Feminist Writer Magnhild Haalke Finally Gets Local Recognition

Feminist Norwegian Writer Magnhild.Haalke Statue‘Magnhild Haalke’ by sculptor Torleif Flosand (Photo: ThorNews)

Thirty years after her death, feminist writer Magnhild Haalke (1885 – 1984) finally gets the recognition she deserves: Her own statue in front of the library in Rørvik in the coastal municipality of Vikna. In her books, she describes women’s status and rights in the society based on her own experiences and observations – something that made her unpopular among the locals.

Magnhild Halke debuted in 1935 with the novel ‘Allis’ Son’ (Norwegian: Allis sønn) and wrote a total of 22 novels focusing on women’s position in rural Norway. She also wrote four short stories collections, one play, one children’s book and a number of smaller works. In 1939 she won a Nordic novel competition describing “the professional woman in her relationship with work, love and home” with the novel ‘Trine Torgersen’.

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Feminist Norwegian Writer Magnhild Haalke Unveiling

Mari-Ann Refsaas from Friends of Maghild Haalke and sculptor Torleif Flosand during the unveiling ceremony. (Photo: ThorNews)

The author worked in a period of transformation in modernism: In the same time period, there were few women writers who had the courage to describe the controversial topic. Magnhild Haalke met resistance in the tradition-bound coastal community in Vikna, and ironically enough she debuted right after Aksel Sandemose in 1933 presented the Law of Jante in “A Fugitive Crosses His Tracks”.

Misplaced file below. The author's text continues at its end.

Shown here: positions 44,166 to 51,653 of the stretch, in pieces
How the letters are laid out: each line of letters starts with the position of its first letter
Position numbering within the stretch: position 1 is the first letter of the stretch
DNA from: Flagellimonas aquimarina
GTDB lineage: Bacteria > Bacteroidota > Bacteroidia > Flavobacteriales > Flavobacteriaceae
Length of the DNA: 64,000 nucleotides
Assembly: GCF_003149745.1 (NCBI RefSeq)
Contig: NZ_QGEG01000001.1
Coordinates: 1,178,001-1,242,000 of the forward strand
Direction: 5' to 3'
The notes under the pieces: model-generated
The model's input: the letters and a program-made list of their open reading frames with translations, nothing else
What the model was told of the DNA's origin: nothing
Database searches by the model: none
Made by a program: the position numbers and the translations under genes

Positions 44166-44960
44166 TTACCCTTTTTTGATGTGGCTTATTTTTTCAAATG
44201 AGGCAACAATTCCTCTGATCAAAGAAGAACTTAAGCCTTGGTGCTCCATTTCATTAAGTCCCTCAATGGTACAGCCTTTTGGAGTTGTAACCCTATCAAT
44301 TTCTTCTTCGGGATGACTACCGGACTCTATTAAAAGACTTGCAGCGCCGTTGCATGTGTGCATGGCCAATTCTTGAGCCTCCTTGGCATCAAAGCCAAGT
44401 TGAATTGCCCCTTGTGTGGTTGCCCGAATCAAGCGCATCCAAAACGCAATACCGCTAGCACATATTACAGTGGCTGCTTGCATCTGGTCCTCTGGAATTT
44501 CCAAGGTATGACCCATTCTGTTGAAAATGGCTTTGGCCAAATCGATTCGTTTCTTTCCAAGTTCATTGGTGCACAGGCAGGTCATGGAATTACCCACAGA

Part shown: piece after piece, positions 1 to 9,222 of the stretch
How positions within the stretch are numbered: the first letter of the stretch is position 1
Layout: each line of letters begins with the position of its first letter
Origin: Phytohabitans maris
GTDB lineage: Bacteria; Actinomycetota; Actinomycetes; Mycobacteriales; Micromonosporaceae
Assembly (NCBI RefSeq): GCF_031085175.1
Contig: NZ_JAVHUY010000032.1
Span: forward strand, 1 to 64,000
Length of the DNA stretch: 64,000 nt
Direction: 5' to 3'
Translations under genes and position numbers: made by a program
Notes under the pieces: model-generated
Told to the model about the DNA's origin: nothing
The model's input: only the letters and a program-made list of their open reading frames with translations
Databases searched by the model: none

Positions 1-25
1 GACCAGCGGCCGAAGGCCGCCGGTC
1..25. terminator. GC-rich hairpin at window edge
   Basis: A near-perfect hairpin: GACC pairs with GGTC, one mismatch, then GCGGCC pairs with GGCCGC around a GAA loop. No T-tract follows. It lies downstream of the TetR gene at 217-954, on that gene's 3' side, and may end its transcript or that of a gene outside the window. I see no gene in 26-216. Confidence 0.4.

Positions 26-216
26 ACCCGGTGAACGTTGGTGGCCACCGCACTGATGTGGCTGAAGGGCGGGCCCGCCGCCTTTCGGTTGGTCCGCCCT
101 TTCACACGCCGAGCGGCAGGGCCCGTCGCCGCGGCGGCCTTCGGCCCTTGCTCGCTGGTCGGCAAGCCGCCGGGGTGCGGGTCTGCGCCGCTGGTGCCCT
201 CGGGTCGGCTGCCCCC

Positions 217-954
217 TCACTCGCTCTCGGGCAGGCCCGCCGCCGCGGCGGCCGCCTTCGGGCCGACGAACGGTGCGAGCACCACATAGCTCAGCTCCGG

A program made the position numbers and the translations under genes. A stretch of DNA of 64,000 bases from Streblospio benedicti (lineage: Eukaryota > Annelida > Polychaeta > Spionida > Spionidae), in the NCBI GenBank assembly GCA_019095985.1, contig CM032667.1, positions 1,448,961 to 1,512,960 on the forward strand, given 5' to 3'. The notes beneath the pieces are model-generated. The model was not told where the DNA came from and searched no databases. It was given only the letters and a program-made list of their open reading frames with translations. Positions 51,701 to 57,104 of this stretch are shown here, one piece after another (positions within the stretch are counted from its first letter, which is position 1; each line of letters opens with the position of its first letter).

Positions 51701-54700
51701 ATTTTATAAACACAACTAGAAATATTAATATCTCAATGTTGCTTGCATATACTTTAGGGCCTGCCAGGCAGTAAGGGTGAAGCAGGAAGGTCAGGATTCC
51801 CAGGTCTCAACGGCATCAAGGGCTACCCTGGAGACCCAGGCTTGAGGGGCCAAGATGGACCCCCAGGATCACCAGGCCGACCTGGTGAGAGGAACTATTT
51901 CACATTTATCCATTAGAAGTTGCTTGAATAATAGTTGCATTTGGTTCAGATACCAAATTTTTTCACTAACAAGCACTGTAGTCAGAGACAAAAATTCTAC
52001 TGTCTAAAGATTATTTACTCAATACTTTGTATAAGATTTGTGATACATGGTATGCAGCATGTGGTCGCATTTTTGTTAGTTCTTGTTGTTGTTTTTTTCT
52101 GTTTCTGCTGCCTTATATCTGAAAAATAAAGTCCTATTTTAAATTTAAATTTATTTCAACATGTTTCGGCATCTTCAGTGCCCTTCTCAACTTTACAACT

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Feminist Norwegian Writer Magnhild.Haalke Unveiling 2

The local theater group performed a play based on one of the author’s texts. (Photo: ThorNews)

Time shows that Haalke’s books have withstood the test of time and been a source of inspiration for future generations of female writers. It is therefore important that she does not slide into oblivion, but brought to light. Thanks to fundraising done by local women and the efforts of the renowned sculptor Torleif Flosand, there is finally erected a statue in memory of her authorship.


Text and photo by: Thor Lanesskog, ThorNews


Categories: Culture, Reading

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